This is one of those "suggest what to write about" things. Suggestions are still open.
Have you ever considered living overseas? Where would you like to live, if not Sydney?
Yes, several times. The two times I came closest were when I was considering applying to do a PhD at the University of Edinburgh (one of the leading computational linguistics centres), and when I applied for an internship at Microsoft Research in Beijing, although that would have just been for a season. I was turned down for the internship, the first was more complicated and more typical of my approach to this whole issue.
I have a serious answer to this and something more fluffy below it!Serious answer
At the moment I am actively considering whether to move to the United States, specifically, the San Francisco Bay Area. That for what are basically obvious reasons. One is convenience: Andrew currently works for Google which is headquartered there and while arranging an internal transfer wouldn't be a slam dunk, it's certainly a well-trod path. It's also a really obvious place for both
of us to work, him because it's one of the major software centres of the world, and me because of that and it being one of the major geek feminism centres of the world. In addition to my Ada Initiative co-founder vaurora
and our staff member being there, it's where Double Union
is, it's where the Model View Culture
co-founders are and so on. I'll probably talk about this a bit more in answer to cavlec
's question. My involvement in that scene has corresponded to an extent with the decline of my involvement in academia and in the Australian free software scene, which means that it is increasingly where my people are professionally.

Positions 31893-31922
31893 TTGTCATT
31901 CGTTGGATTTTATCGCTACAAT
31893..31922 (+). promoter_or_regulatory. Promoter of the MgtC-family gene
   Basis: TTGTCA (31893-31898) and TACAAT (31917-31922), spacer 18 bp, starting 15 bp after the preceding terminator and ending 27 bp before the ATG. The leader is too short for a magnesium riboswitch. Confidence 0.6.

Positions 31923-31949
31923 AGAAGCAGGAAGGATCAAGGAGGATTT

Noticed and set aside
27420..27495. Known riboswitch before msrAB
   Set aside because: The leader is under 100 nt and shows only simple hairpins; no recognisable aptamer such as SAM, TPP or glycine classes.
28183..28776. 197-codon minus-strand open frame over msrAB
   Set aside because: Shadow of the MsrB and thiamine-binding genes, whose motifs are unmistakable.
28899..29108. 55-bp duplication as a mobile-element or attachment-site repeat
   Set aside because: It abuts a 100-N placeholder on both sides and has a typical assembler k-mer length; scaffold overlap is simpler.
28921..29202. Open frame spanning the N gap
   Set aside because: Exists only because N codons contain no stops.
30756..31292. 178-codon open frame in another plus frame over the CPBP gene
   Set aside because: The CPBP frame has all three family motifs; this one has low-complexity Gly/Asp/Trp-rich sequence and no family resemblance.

Even aside from career issues, I also have a large number of friends in the Bay Area. When I was there in July 2012, I invited people I knew to meet me for dinner and it ended up being, I think, about 14 people. I do know more than 14 people in Sydney, but getting 14 people to dinner here would not be trivial. So at a personal level, it's also increasingly where my people are.
So what's stopping me? There's a few things. Well, right now, I have an 8 week old baby, so it's not a short term thing in any case. But what's stopping me from declaring that as of, say, January 2016, I aim to be living in the Bay Area?
Obviously, also it's not just my decision, and it won't be for a long long time. (It would actually be even worse if my marriage broke up, as the custody agreements for our children would inhibit us relocating, so basically until our children are adults Andrew and I probably need to live in at least the same city.) But you didn't pose this question to Andrew and me jointly, so I'll answer for me and ignore the nuclear family issue from here. But Andrew's separate desires are one answer.
There's a few general issues with moving anywhere
: first, moving is bogus; second, being an expat is really hard; and third, family.
Moving is just so hard
. Andrew and I moved halfway across Sydney at the beginning of 2012 and we were in a slough of despond for quite some time afterwards. It's a ton of work and it's totally unsatisfying for its own sake: at the end of it, you are still living more or less the same way, in different rooms. This sounds trivial to me writing it out, but if I had a choice between reliving January 2012 (moving) or April & May 2012 (writing 100 pages of my PhD thesis in 6 weeks), I would choose April & May. If I had a choice between January 2012 and Januaries 2010 and 2014 (the months my babies were newborns), I would choose 2010 and 2014. If I had a choice between January 2012 and September 2012 (when I was hospitalised with severe cellulitis)… OK, I'd go with January then. But it is impossible for me to state how strongly I despise moving and how much work I find it to be and even if I did state it, I'm sure I'm underestimating it by at least a factor of three.
Meanwhile, on the subject of being an expat, here's a quote from me to someone else, today:
I think people seriously underrate the expat-ness of being an expat between Anglosphere countries.